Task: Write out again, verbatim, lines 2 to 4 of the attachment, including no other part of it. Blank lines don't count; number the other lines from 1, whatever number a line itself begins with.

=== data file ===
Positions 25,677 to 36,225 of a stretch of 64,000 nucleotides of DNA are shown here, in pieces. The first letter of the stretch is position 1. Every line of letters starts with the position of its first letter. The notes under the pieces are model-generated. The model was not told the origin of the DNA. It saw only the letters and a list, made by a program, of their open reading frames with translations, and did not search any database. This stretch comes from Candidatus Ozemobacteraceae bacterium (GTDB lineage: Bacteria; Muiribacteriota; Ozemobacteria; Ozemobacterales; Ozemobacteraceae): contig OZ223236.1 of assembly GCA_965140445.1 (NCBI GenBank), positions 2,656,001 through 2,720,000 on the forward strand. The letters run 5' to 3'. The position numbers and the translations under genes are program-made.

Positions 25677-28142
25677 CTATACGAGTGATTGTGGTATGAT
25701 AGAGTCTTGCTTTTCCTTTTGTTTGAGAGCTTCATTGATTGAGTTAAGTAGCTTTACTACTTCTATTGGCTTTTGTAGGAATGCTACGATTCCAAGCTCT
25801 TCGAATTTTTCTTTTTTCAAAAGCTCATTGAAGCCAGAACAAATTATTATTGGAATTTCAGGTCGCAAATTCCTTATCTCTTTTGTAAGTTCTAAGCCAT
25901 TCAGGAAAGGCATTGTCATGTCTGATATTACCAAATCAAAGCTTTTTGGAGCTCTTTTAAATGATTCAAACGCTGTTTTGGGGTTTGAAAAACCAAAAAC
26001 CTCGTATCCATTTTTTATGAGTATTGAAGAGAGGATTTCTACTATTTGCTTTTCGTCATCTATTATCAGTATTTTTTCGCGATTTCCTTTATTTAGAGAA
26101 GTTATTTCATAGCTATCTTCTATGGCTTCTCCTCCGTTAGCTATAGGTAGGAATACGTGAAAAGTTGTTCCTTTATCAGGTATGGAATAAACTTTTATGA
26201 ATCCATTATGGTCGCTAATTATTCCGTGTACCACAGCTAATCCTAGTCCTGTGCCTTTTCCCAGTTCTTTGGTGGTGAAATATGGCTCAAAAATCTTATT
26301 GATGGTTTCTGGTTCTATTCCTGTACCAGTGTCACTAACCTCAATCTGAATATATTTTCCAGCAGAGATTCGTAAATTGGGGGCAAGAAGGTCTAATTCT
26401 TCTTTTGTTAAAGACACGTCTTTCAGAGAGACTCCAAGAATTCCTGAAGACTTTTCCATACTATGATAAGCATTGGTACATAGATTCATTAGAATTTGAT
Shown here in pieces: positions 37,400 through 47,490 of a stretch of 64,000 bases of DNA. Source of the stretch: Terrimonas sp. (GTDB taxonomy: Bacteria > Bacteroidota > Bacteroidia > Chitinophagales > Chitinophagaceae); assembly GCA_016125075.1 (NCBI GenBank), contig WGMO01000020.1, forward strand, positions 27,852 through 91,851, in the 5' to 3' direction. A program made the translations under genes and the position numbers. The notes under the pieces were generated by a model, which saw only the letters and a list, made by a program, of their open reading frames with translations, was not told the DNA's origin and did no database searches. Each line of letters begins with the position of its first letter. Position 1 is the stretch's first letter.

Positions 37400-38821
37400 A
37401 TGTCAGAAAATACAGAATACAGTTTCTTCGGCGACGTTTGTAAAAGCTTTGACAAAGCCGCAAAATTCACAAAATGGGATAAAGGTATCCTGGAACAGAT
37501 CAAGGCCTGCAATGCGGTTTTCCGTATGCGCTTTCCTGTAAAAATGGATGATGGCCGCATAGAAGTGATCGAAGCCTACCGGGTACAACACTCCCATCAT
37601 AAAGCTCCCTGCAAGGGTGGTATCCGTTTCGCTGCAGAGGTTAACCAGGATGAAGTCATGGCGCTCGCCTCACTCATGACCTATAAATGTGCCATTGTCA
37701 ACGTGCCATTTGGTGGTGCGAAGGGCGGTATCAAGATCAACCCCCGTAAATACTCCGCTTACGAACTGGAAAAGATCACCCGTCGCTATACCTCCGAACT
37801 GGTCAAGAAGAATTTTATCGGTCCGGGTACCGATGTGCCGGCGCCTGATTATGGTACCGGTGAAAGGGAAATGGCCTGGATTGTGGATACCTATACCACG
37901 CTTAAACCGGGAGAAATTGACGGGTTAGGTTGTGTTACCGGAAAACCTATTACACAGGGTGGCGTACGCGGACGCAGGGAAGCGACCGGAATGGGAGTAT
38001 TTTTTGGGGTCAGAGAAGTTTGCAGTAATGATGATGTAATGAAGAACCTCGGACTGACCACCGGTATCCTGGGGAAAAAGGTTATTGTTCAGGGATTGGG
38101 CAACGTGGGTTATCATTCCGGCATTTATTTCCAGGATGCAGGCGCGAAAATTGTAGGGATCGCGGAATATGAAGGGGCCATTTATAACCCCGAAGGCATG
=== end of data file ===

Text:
Positions 25677-28142
25677 CTATACGAGTGATTGTGGTATGAT
25701 AGAGTCTTGCTTTTCCTTTTGTTTGAGAGCTTCATTGATTGAGTTAAGTAGCTTTACTACTTCTATTGGCTTTTGTAGGAATGCTACGATTCCAAGCTCT